Kraft got increased exposure to emerging markets, Cadbury gained a bigger foothold in North America, and the combined businesses generated cost and revenue synergies of almost $2 billion. More importantly, the merger allowed Rosenfeld to execute her next grand plan — splitting Kraft into two companies. While Kraft Foods Group’s (KRFT) North American grocery business has some great brands — Maxwell House, Cracker Barrel, Planters — it simply doesn’t have enough growth. Mondelez International (MDLZ), which Rosenfeld runs, has the global scale and brand strength to grow its business exponentially … at least, that was the theory.
Mondelez has hit some bumps in the road in 2013; however, its business model is very much intact. Its long-term goals of organic net revenue growth of 5% to 7% and double-digit adjusted EPS growth are both still in sight. But make no mistake, none of this would have been possible without the original merger of Cadbury and Kraft.
I hate to go so far back, but this one is epic. Quaker, now part of PepsiCo (PEP), acquired Snapple in December 1994 for $1.7 billion, paying 28.6 times earnings and 3.3 times sales. The plan was to combine Gatorade with Snapple in a single beverage-related division.
Unfortunately, distributors didn’t want to give up some of their Snapple business in return for some Gatorade sales. Nothing Quaker was trying to implement at Snapple was moving nearly fast enough. In 1995, it lost $75 million — the worst loss in Snapple history. Businessweek called it one of the worst mergers of the 1990s.
By 1997, Quaker had seen enough, selling Snapple to Nelson Peltz’s Triarc Companies for $300 million. Three years later, Triarc sold Snapple to Cadbury Schweppes — now part of Dr Pepper Snapple Group (DPS) — for $1.45 billion. Interestingly, Cadbury Schweppes had originally passed on Snapple in 1997 because it felt $300 million for too much for the drink maker. Bill Smithburg, the Quaker CEO when the Snapple debacle went down, resigned from the company in November 2000 after PepsiCo agreed to purchase Quaker for $13.4 billion.
How much did Snapple cost Quaker Oats? Businessweek estimates it might have been as high as $1.5 billion when you take into account the profitable brands that were sold to pay for the deal. Sometimes, a deal sounds good on paper, but ends up being utter crap.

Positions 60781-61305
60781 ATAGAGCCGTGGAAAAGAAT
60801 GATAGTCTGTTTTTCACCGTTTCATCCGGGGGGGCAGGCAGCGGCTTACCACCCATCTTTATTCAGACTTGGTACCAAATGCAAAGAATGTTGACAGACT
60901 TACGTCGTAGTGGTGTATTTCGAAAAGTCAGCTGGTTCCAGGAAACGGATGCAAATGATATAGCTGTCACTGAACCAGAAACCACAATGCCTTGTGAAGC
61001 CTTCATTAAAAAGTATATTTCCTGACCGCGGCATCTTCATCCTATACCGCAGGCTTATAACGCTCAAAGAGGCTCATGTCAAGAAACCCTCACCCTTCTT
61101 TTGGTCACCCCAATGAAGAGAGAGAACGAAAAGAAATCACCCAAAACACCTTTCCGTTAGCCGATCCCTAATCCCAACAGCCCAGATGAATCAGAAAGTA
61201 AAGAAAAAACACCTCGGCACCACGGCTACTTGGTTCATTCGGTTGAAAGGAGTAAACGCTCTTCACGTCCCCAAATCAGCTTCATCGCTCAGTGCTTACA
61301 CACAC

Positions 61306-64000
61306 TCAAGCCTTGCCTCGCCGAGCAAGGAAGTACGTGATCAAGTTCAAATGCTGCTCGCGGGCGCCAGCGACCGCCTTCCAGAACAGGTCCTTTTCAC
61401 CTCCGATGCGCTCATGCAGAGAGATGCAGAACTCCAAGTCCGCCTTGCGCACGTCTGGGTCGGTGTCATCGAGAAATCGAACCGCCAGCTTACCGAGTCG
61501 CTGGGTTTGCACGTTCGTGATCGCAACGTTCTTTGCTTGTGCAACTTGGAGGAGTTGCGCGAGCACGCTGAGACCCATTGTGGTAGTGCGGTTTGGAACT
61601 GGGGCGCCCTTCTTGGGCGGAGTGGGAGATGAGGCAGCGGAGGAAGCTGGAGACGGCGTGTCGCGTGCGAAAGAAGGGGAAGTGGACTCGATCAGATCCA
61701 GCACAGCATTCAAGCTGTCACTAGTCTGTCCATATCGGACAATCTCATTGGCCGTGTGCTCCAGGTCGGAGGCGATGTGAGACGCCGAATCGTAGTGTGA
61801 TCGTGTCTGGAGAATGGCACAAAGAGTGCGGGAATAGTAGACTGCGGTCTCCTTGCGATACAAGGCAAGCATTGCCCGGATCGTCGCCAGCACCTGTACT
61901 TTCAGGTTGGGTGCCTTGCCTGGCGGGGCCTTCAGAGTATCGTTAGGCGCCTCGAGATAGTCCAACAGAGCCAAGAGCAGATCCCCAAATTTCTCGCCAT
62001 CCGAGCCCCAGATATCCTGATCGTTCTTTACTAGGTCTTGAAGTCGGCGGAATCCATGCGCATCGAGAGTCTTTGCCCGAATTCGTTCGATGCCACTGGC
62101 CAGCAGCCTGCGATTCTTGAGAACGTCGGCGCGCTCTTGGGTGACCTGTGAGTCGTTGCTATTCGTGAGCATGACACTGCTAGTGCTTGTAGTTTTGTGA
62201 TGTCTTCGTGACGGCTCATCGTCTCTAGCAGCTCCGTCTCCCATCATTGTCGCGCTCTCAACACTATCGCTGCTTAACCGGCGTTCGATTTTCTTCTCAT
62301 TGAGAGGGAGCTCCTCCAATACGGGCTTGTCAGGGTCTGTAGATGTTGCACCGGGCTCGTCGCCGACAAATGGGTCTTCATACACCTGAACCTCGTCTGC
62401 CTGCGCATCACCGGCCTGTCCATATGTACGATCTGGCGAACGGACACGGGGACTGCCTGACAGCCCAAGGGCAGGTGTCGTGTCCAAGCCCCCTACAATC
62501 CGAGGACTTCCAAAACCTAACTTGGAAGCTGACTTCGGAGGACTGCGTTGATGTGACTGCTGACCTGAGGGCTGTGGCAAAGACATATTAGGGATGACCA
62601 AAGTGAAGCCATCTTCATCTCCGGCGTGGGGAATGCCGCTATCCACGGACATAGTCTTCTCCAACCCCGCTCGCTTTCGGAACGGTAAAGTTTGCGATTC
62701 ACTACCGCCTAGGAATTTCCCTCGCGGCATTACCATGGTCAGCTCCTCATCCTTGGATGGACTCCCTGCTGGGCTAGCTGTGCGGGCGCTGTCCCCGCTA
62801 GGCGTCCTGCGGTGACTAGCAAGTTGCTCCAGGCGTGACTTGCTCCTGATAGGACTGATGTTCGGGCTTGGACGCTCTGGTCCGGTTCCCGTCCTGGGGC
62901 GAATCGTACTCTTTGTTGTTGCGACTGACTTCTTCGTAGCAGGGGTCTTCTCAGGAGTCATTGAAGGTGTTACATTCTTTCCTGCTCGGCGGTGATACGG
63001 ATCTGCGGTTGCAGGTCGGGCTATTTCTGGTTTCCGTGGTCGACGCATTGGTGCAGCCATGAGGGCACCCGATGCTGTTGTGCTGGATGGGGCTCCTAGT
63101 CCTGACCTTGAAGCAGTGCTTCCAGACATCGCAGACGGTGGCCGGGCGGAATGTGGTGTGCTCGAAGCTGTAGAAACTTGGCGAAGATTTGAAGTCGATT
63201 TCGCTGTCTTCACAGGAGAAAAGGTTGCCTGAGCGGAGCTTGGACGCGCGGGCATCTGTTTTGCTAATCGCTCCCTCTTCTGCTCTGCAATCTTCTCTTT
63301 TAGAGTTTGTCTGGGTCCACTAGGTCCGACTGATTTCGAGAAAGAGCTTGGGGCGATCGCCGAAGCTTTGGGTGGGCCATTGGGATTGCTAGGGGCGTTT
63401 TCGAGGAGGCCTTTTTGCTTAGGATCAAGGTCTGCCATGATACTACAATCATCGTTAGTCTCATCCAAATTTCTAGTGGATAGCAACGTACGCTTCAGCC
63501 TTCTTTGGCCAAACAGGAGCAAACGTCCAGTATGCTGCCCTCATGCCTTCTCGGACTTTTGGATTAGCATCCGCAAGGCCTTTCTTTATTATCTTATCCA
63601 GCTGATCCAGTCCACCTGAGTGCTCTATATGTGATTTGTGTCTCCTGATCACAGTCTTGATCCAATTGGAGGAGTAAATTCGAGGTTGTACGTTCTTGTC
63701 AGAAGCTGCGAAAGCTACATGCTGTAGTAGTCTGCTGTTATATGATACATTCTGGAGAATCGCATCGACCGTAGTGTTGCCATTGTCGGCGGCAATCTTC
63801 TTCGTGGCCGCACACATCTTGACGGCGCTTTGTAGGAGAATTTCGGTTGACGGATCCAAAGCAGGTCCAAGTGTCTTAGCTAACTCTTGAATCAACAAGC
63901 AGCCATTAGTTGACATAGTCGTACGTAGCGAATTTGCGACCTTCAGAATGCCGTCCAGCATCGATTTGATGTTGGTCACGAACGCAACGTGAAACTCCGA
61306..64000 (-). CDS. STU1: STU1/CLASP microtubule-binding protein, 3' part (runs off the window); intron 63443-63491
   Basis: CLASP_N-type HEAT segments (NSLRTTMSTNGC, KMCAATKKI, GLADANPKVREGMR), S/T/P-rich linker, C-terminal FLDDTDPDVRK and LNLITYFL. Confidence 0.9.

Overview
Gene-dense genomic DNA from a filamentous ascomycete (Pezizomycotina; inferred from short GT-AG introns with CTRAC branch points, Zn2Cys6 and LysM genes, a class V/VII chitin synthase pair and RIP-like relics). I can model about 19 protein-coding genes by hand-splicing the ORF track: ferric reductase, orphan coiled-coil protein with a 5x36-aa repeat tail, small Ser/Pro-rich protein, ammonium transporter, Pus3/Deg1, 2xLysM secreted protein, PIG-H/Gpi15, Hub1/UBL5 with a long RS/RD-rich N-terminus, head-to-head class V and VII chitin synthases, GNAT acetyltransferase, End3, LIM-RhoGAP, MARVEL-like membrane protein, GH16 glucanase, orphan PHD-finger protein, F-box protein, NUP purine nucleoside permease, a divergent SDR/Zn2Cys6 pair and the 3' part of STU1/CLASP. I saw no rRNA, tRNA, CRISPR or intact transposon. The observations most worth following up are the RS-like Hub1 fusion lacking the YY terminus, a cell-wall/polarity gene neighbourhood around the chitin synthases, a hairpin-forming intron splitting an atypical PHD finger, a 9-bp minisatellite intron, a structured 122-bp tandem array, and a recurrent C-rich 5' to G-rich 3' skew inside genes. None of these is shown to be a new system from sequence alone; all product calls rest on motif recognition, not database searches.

It has been almost four years since the merger between Berkshire Hathaway (BRK.B) and Burlington Northern in February 2010, and it’s hard to imagine Warren Buffett’s company without the railroad in its portfolio of investments.
In the first nine months of 2013, BNSF contributed $2.7 billion in earnings to Berkshire Hathaway’s bottom line, by far the largest dollar amount by a single entity anywhere in the company. Buffett was happy when he bought it and he’s even happier today. In his 2012 annual letter to shareholders he stated, “Had we instead allocated the funds required for this purchase to dividends or repurchases, you and I would have been worse off.”
The transaction was a combination of cash and stock involving $15.87 billion in cash plus the issuance of 80,932 Class A shares and 21 million Class B. When the election results were tallied, 40% of BNSF shareholders received stock with 60% settling for cash instead. Those BNSF shareholders who accepted stock and are still holding are sitting on cumulative returns of 51% for the Class A and 49% for the Class B.
In my opinion, this was one of the smartest deals in American corporate history because he bought BNSF on the cheap just before it became apparent railways were about to experience a renaissance thanks to oil and gas. A year or two later he wouldn’t have been so lucky.
As of this writing, Will Ashworth did not hold a position in any of the aforementioned securities.